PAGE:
Gavin bent to his knees, surveying the unmoving lass and felt for a pulse in her neck. It beat steady. Her skin was warm and smooth. She was much younger than her concerned friend. "Have ye checked her head for bleeding?"
"It only happened a moment ago. I first tried to wake her." Alarm crossed her face as her eyes widened, and she grabbed the girl's hands between her own. "I do wish she'd wake. 'Twould put my mind at ease. She's my daughter ... my only child." Her chin trembled.
"May I?" Gavin gestured toward her daughter. "I'd like to check her head for bleeding or lumps."
"Aye." She nodded. "Serena took many falls as a child. She was always so free-spirited. But I've never known her to be out this long."
Serena. He liked her name. It was different. Lying here, she looked serene. Although her skin was pale, he could tell she had spent time in the sun. Her dark lashes curled against her skin. Light freckles lay across the bridge of her nose. He took a deep breath and eased his hands in her black hair. It was thick and free of curls, reminding him of black velvet, though it felt more like smooth satin.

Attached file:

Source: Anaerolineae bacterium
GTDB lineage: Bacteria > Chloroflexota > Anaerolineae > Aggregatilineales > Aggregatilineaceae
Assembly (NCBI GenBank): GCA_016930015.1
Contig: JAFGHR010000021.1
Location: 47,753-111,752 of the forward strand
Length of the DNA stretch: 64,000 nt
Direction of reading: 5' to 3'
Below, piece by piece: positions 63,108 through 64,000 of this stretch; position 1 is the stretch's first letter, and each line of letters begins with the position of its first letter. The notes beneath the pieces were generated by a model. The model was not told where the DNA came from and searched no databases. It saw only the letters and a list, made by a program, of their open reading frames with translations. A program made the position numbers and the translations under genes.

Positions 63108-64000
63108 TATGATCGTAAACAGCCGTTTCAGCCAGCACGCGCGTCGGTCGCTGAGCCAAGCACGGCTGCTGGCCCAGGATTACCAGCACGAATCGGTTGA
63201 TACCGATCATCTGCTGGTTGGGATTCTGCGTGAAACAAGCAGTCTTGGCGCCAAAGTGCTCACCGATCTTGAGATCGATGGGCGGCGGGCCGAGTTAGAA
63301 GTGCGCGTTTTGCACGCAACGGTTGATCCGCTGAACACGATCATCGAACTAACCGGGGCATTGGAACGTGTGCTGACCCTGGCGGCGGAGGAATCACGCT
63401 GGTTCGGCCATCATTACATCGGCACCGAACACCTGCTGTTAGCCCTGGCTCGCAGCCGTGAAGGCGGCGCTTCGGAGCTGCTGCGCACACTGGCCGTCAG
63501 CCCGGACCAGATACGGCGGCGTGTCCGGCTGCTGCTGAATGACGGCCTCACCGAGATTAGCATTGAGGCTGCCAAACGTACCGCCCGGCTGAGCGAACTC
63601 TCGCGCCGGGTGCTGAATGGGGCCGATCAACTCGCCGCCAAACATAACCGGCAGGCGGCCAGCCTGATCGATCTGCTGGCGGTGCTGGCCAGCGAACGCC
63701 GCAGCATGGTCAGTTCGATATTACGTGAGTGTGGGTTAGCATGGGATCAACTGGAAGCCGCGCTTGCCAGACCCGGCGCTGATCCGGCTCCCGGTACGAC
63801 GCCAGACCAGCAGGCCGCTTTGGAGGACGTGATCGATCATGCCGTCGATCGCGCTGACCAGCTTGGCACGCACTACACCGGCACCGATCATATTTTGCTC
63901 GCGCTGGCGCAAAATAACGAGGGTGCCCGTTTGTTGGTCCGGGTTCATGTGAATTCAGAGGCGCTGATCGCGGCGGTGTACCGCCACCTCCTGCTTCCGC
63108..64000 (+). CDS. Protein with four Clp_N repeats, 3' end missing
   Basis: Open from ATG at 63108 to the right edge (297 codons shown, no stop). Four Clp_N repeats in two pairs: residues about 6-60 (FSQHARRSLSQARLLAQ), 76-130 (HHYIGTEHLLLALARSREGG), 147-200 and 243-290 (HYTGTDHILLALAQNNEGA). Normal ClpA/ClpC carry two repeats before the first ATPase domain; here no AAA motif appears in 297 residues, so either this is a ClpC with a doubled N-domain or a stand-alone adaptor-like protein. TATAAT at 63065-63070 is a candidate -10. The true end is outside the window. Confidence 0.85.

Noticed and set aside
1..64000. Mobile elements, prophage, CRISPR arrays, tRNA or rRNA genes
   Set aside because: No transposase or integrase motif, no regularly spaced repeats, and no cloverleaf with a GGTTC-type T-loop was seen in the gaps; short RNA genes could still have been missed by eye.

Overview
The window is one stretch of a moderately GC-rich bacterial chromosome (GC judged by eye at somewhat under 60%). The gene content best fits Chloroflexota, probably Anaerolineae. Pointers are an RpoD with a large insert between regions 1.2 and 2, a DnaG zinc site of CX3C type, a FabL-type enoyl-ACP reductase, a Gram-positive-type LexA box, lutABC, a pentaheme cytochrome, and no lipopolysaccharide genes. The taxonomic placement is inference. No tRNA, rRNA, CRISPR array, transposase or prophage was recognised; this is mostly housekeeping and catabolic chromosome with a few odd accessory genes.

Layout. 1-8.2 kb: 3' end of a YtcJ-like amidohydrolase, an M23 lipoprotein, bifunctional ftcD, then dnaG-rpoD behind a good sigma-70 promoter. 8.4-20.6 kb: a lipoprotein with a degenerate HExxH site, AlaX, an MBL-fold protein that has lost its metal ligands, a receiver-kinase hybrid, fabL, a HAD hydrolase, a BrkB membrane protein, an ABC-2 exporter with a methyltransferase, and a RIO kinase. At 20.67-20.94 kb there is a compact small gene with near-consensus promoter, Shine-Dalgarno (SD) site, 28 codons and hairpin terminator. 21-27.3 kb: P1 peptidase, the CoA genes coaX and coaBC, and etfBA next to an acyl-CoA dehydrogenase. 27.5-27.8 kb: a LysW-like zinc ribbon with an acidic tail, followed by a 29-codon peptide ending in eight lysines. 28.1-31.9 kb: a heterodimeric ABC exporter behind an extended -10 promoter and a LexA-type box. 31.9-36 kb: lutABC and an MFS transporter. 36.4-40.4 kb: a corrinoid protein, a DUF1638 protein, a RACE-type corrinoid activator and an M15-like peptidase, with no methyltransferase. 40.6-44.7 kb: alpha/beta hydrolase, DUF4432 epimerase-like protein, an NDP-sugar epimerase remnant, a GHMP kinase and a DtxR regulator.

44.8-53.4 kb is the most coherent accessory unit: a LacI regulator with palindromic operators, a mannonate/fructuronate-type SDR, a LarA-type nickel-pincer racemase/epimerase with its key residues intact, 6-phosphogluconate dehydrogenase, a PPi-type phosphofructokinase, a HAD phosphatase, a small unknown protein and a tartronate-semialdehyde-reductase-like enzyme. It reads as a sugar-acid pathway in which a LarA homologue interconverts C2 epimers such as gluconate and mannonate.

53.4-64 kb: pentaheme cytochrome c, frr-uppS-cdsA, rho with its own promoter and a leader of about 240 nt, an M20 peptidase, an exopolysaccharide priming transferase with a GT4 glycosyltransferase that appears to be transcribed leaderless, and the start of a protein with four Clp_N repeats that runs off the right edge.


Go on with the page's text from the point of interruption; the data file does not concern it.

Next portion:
"It's right here." He found a bump forming on the right side of her head above her ear. "'Tis only a slight knot. I'm sure she'll be fine." Gavin glanced at the full wagon. "There's little room in yer wagon. Would ye like me to carry her to my horse?"
She graced her knuckles over her daughter's cheek. "I'm verra thankful for yer assistance. We live in the Village of Braigh about a mile ahead. Would ye mind carrying her there? We were just returning from the town market."
"We'd be honored," Gavin said. "We're on our way to Braigh Castle. Is yer village near the castle?"
"Aye." A smile brightened her worry-filled eyes. "Only a half a mile further beyond our village would be my guess."
Gavin crooked his finger toward his men, singling out Roan. As his friend dismounted, Gavin realized how much his tall frame would benefit them. His long blond hair was tied back at the nape. One thing he and his men lacked over the course of their travel was proper grooming. He hoped their ragged looks and overgrown beards wouldn't offend or frighten the lasses.